Imagine the following situation to illustrate my question:

We want to run an RCT to test whether policy2, combined with policy1, is better than just policy1 alone.* On top of that we want to see whether the version A or version B of policy2 is more effective (stronger effect). Thus, is it ok if we consider the following three treatments?

Treatment1: Policy1+ Policy2a

Treatment2: Policy1+ Policy2b

Control: Policy1

Then, is it okay to pick Policy1 as a control, then estimate a simple OLS to get the treatment effect with two indicators for Treatment1 and Treatment2? Assume all groups are balanced.

*We assume that Policy1 is already somehow effective by relying on previous literature but don't demonstrate it via a comparison with a pure control group. For the sake of robustness, should we even so prove it in our sample?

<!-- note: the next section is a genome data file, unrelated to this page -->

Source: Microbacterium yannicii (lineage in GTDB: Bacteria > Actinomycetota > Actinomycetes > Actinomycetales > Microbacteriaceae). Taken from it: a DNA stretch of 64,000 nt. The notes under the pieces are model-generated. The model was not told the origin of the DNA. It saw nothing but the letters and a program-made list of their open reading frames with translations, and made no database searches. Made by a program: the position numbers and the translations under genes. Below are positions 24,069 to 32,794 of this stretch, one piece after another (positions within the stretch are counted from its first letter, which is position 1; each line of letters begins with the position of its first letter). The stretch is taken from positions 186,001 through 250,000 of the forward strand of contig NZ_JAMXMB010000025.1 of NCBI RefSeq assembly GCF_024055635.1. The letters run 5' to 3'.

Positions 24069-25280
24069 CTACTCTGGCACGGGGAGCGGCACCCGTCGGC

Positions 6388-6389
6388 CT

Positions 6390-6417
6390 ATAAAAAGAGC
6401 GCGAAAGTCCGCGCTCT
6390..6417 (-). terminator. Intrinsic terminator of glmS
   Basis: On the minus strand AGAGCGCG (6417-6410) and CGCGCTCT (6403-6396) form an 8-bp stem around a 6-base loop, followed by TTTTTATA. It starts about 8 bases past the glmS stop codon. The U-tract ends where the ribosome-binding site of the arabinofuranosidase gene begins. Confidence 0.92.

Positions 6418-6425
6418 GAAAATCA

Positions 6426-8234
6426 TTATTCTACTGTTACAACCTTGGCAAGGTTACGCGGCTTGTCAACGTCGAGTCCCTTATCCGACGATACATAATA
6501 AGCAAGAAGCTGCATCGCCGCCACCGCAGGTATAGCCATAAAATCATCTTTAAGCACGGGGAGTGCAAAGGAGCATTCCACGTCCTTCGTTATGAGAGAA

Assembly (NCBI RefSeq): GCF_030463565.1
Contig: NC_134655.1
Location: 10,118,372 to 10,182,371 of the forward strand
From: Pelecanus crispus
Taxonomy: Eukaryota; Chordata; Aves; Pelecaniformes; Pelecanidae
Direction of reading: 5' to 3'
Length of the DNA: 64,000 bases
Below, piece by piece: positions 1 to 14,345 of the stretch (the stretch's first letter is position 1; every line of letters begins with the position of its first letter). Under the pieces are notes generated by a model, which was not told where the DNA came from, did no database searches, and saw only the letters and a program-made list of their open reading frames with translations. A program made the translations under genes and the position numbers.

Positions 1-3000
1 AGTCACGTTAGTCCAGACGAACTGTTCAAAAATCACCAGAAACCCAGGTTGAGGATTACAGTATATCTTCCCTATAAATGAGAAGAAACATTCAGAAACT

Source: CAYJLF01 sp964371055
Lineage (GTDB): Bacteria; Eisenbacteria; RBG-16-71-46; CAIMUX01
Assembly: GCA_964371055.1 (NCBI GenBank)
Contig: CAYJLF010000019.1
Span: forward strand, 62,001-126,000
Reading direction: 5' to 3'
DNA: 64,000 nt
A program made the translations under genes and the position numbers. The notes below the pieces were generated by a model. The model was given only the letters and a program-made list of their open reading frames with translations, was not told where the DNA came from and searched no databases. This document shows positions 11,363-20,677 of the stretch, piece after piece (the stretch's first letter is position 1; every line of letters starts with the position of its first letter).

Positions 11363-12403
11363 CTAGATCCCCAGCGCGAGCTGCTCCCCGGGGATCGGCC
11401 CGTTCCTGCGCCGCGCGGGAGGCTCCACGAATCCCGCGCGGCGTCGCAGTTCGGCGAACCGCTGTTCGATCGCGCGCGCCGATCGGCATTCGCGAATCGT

1 Answer 1


Based on your description, you have correctly specified your groups.

You are effectively doing two separate experiments with a shared control group. If you are testing two separate hypotheses, then two separate tests would be more appropriate.

In addition, if you use one model for both comparisons, your test statistics will be slightly lower (p-values higher) than if you used two independent tests for each hypothesis. This is due to a higher degree of freedom when using a single regression model for both treatments.


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